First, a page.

Jennifer from Apex Hotels on the importance of communications, so people know where to get help and support
- Number of employees: 1000+
- Location: UK Wide
- Sector: Hotel
- Who are they: Apex began in 1996 in Edinburgh. They are a family owned business with ten hotels in Edinburgh, Dundee, Glasgow, London, Bath.
Jennifer Matheson, HR Officer at Apex talks about why they got involved in WEF, the challenges they faced and how they are going to continue to move toward a workplace free from mental health stigma and discrimination.
When I first joined Apex they were very open to having new training, to allow me to bring new things into the business as well. Apex already supported staff with absences, with wellbeing, but I was very passionate about mental health and trying to ensure that everyone thinks of mental health the same as we think of physical health.
I took it to my boss about going on mental health first aid training and they were very open to allow me to do that and that has started the journey.
We'd already been in touch with See Me when we had done awareness days for wellbeing and mental health, so we already had a slight connection there. See Me got in touch with us about the pilot and we were delighted that we were one of the companies to be asked to get involved.
We're very grateful to be given the opportunity to have somebody come in and talk to our staff and give us feedback on what's gone well, what we can improve on. Because the more ideas that we have and the more people are talking about it the more it embeds it. We're a family owned company so family is a very strong ethos for Apex and one of our values is about trust. It's important that colleagues can trust one another, can trust the managers that if they are going to disclose that they are feeling low that they will be supported and helped as they would with any other concern that they raise.
You have to be able to speak to your colleagues or to speak to your manager, or just to be able to speak to somebody in the workplace. A lot of us sometimes can come to work and our home life might be affecting us at work, or it could be vice versa, your work is affecting you at home.
I was hoping to get really honest feedback from colleagues to say what Apex were doing well and what we could improve on and the survey that went out, people did. We had open questions as well and people came forward with suggestions.
We've started working on them and I see that as a long time frame project, I don't want any quick fixes in this and I don't think the company would want that either. I think it's more so a project that we embed into our culture and make sure that it's a live project so that it can keep changing as well. So as we learn more, as people might disclose more, people will also come with their own knowledge of their experience of what we've been through and we can learn from that and adapt our practices to best fit.
We learnt that quite a lot of colleagues were forthcoming in telling us information, which is really good because sometimes when you send our surveys you never know what kind of response you're going to get and you don't know if you're going to get enough responses. But all the responses that we got mean something and it gives us something to start working on so we were really appreciative of everyone that responded, that was what we were looking for, honest feedback, and that's what we got.
The initial improvement that we focused on was communication. We have not long introduced our employee app and that is immediate feedback, immediate communication for everybody that downloads the app. We have chat functions on there so people can get a hold of managers, of HR, if they have any queries we've got all our support documents on there, all our benefits and rewards.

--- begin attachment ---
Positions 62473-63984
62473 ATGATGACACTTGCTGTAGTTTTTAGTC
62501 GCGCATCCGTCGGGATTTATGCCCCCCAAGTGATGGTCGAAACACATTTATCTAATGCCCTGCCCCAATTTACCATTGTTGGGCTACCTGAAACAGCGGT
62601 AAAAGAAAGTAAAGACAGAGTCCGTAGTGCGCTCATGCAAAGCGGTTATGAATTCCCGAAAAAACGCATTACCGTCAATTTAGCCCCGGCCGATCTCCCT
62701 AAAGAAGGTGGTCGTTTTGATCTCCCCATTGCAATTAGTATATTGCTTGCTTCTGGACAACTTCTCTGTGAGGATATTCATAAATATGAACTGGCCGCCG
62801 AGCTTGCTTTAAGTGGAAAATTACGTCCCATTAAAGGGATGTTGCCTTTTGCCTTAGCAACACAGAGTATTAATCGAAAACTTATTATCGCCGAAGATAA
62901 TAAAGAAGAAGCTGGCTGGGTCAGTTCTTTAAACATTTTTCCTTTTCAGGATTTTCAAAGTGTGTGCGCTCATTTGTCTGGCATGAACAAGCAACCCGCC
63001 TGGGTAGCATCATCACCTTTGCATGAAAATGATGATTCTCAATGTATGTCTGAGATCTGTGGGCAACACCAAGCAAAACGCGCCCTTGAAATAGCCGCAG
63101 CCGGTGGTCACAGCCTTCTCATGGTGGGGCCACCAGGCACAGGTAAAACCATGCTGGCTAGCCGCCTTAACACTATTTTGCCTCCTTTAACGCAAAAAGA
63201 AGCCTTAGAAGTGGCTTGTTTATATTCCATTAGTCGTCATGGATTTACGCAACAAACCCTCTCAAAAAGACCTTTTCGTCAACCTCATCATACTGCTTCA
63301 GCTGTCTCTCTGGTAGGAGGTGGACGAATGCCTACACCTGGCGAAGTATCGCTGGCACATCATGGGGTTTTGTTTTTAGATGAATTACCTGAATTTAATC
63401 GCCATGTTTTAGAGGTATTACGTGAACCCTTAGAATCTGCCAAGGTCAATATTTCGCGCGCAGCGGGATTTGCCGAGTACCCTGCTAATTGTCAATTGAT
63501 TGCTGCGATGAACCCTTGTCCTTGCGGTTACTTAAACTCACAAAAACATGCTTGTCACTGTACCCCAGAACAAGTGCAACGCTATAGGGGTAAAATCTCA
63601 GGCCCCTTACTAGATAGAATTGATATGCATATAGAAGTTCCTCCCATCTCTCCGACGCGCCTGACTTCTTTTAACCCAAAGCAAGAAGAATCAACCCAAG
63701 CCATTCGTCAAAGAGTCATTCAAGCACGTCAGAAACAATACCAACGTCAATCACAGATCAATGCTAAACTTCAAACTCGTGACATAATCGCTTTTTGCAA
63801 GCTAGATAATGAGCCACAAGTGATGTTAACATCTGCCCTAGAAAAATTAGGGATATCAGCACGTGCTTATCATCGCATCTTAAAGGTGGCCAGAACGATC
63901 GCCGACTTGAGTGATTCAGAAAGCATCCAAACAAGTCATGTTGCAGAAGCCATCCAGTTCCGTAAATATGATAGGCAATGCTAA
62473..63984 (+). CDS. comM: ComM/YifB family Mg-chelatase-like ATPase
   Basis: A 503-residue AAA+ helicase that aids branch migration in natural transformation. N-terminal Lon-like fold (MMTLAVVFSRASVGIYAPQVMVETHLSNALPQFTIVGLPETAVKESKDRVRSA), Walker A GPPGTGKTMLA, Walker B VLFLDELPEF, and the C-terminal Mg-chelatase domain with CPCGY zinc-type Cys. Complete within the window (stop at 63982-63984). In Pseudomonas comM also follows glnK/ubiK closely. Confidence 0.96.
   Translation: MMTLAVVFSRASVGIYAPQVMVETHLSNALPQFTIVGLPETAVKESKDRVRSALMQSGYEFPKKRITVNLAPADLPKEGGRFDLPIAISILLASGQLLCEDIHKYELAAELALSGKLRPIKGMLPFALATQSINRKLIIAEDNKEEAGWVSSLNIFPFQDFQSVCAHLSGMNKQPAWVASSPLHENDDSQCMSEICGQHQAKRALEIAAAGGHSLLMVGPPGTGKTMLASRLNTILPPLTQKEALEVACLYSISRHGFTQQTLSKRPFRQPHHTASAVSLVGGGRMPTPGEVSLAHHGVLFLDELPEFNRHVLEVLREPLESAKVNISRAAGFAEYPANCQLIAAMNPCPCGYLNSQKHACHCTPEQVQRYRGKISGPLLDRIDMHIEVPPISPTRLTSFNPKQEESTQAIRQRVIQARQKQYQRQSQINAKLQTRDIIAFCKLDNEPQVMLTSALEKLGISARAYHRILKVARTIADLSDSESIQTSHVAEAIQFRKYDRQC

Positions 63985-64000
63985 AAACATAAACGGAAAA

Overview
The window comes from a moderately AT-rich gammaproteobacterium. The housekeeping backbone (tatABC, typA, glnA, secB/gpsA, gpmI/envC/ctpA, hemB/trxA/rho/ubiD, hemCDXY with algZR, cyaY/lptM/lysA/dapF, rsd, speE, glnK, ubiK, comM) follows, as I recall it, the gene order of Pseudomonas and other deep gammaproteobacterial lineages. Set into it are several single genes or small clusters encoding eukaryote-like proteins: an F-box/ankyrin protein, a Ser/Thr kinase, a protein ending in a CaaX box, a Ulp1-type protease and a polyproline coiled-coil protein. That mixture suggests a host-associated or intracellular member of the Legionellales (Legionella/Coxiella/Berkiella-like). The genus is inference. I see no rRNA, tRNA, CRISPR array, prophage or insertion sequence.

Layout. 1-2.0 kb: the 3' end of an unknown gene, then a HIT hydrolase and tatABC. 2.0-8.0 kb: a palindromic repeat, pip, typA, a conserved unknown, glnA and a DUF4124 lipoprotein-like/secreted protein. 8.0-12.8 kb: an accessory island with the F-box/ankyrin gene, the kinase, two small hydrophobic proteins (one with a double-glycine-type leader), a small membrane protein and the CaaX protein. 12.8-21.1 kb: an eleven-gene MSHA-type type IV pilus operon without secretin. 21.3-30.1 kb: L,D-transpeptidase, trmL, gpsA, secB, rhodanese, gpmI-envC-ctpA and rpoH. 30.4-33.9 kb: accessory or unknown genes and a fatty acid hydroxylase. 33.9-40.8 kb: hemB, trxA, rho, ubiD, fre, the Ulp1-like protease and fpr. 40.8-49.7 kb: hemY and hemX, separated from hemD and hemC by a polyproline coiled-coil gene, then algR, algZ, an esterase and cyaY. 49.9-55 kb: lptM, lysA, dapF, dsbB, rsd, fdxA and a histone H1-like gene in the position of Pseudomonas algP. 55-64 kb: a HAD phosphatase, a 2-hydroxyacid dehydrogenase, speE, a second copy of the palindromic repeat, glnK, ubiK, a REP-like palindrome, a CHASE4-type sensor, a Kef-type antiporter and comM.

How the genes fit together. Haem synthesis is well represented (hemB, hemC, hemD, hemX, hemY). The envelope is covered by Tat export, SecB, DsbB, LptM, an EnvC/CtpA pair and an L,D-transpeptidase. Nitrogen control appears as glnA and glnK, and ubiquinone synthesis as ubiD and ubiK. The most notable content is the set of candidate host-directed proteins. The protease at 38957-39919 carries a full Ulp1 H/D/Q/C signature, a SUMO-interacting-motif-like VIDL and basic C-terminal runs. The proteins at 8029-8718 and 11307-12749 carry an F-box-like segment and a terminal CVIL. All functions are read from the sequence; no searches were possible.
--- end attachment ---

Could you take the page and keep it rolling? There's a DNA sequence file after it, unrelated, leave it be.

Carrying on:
We also continued our mental health first aid training for another year, so that's going on until the end of 2019 and hopefully longer. Now we are looking at having champions within the business.
I hope to get to a place where anyone feels comfortable to say how they are feeling, at least to someone. I'm not saying that everyone will feel comfortable to say to their direct manager or this person, that person, but at least have somebody in a business that you feel comfortable going to, to say I just don't feel right.
It makes it more current within the workplace, it makes it more embedded in the language that we use about wellbeing. I think it also helps managers see potential triggers so things that you might have just said, oh that's just a job or that's just normal, you start to think about things slightly differently. If you know somebody is having a hard time then you can perceive things a little bit more empathetically and think no actually this might be a difficult time for them, I'm going to help out a little more here.
It’s important to ensure that all businesses embed mental health within their organisation. It's important that leaders talk about it, include it in meetings, even 5-10 minute exercises at the start, a fun exercise can help massively. It really needs to be the leaders and the top managers embedding it so that it becomes the normal culture for their managers and their direct delegates and for everyone in the organisation.
To sustain improvements we would follow up with another survey to make sure that we know what staff, what colleagues think of the work that Apex are doing and constantly monitor that and constantly expand on that.
I definitely think it's a good idea that See Me have done this project. I don't think any work like this would be detrimental to a business, it can only show positives. Constructive feedback is what you need and that's not negative because you work on it and you improve on it and then you end up with a happier workforce.
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